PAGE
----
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With Mishana Hosseinioun

Photo(s) by Luke Thomas

January 29, 2007


DOT COMMUNISM: The Rise And Fall Of The Cyber Curtain

By Mishana Hosseinioun

We may be bigger, better, faster than ever. We can run, but we can't hide from the hi-tech bug that seems to have bitten us in all the right places. In this technological age of ours, the Internet has spun us oh so tenderly in that web of hers. It beckons us with sweet nothings: Answers are just a click away. Love is right around the hot corner. The pop-up windows of opportunity are boundless. The world is at your fingertips.

In the face of such delightful, keyboard-smacking possibilities, we have no compelling reasons to resist temptation. Besides, there is an unwritten rule that we are not to challenge the laisser-faire attitude vis-à-vis technological advancement. Especially with the endless empires that remain to be built around the high-tech industry and the giga bucks to rake in. In short, we can expect to be positively hooked on wireless and wired on catchy hooks for a very long time. There is no escaping the hypnotic mouse-click trap that we have gotten ourselves into. Then again, what mouse could ever resist the intoxicating rewards of the Skinner Box, even knowing full well that its own wiry tail was on the line?

The rise of Technosocialism comes at a very human price. Plugged into our 'pocketopias' as we are, we might never guess that we actually live within a bubble that threatens to put the dot-com bust to shame. Swayed by prepackaged pledges of greater momentum and freedom, we willingly bury ourselves in more contraptions than songs we can download onto our mp3 players. Little do we know that the army of iCandy and other gadgets vowing to satisfy our Bluetooth is also what promises to give us societal cavities.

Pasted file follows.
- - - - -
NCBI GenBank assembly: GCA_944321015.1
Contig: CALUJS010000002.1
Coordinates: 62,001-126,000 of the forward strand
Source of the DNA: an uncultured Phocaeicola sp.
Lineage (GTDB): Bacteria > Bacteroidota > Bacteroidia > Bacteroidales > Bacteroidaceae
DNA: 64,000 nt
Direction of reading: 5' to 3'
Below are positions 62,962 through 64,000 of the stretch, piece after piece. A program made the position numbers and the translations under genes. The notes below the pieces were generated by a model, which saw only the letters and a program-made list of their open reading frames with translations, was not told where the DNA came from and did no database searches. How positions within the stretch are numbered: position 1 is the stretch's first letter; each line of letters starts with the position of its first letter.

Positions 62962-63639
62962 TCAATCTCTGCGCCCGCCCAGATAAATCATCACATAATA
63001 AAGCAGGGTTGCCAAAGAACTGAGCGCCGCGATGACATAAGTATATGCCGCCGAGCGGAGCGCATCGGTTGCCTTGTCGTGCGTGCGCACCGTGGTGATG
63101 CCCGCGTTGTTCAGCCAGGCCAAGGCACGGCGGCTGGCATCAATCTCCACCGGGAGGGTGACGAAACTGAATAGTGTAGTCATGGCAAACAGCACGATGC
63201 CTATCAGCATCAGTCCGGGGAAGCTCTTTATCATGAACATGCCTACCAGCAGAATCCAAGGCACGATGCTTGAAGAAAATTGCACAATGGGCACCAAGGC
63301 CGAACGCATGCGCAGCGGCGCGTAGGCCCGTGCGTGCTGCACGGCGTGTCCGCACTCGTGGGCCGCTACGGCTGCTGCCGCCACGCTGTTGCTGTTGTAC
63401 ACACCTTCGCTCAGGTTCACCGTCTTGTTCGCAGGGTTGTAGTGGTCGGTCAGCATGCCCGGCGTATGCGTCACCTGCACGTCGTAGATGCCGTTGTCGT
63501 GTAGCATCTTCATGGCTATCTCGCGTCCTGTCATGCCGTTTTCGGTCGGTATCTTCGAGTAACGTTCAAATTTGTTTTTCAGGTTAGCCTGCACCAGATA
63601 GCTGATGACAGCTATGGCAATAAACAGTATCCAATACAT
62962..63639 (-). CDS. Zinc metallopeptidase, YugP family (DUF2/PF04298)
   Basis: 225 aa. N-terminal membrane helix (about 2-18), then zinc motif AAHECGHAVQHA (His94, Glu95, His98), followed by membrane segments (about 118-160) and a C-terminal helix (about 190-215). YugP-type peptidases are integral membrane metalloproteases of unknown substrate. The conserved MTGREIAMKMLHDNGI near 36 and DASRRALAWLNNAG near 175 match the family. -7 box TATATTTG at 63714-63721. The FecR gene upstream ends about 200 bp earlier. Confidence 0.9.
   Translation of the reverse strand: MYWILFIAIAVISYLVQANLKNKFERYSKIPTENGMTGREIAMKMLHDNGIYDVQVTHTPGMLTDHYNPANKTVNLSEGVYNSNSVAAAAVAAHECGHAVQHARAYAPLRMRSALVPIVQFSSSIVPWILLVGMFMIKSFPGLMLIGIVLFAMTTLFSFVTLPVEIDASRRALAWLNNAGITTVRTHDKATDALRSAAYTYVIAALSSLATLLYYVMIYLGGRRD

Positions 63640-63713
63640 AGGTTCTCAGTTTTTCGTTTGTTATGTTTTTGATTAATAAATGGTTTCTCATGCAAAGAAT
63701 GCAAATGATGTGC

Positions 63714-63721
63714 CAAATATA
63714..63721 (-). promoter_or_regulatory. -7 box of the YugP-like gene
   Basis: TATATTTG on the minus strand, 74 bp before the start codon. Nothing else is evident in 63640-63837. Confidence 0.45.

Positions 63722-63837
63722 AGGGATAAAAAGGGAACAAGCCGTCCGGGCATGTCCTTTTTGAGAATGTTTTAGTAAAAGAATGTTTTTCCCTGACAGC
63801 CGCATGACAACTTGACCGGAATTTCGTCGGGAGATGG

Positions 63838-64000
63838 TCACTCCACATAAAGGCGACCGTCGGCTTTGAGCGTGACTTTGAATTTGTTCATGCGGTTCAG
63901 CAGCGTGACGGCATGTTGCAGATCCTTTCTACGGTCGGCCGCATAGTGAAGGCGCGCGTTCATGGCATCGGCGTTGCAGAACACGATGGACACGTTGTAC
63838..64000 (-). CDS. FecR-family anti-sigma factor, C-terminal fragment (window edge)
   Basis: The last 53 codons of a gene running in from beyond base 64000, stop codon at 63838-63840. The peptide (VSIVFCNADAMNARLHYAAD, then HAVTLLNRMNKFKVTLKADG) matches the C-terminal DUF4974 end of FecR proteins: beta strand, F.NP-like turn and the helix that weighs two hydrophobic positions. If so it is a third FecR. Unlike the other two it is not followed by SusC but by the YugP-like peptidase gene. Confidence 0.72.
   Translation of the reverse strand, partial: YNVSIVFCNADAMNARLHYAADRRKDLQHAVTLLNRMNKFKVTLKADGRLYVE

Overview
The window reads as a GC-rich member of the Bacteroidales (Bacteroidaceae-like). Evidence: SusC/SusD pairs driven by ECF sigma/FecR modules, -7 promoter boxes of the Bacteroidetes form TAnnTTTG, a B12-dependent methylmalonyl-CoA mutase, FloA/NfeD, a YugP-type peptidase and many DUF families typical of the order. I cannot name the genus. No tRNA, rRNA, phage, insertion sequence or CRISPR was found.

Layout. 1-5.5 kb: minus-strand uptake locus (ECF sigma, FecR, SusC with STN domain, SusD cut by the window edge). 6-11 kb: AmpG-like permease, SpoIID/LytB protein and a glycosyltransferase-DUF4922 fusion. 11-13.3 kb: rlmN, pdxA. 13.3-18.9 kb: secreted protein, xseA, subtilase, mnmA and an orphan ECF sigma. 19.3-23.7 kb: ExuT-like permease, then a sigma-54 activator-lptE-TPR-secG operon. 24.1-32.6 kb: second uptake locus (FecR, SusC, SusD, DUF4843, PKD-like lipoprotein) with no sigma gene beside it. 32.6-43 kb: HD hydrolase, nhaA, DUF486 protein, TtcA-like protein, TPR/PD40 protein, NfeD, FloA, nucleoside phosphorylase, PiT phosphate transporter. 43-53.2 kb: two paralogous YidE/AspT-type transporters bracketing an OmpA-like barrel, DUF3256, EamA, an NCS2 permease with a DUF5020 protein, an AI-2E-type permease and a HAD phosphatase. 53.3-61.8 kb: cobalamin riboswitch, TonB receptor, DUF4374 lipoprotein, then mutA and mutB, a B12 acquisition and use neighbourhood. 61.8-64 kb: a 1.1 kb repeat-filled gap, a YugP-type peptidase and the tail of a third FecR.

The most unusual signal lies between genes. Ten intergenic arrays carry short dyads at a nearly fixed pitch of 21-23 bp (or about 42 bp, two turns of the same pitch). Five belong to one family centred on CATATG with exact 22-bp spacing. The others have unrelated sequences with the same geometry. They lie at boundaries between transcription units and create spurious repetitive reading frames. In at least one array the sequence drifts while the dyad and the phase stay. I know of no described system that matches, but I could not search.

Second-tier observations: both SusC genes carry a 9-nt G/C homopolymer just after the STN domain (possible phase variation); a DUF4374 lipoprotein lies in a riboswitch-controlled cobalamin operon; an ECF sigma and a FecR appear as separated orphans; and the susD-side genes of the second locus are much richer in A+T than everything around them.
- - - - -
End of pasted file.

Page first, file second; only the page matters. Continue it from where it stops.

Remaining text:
The advent of modernity has not only provided us with solutions to our problems, it has unveiled the problems to our solutions. Lost is the art of self-reliance. Forgotten is the virtue of delayed gratification. Gone are the days of genuine thought outside the box. The creativity and unique flair of our websites and Blogs can only compensate so much for the widespread loss of our individuality. The ease with which we trade in our human connections for electronic ones reveals just how dehumanized we have become. When our relations are reduced to mere automated, commercial transactions, we gradually lose the ability to interact with other humans without the mediation of machinery. Similarly, when we program surrogate instruments to perform tasks in our place, we unlearn the skills that are essential to our survival as human beings. If we end up spending the majority of our lives in cyberspace, who is to say that our very existence will not one day hang entirely on the presence of a wireless signal?

Life before technology may have been relatively uncivilized. Life after technology could just as well be a newly evolved form of barbarism.

Mishana Hosseinioun is the Program Director of International Convention on Human Rights (ICHR), a non-profit dedicated to drafting a legally enforceable international human rights document. She is a longstanding intern in Mayor Gavin Newsom's office in San Francisco and a recent graduate of Rhetoric and Near Eastern Studies from the University of California, Berkeley. Email Mishana at Mishana@ichr.org




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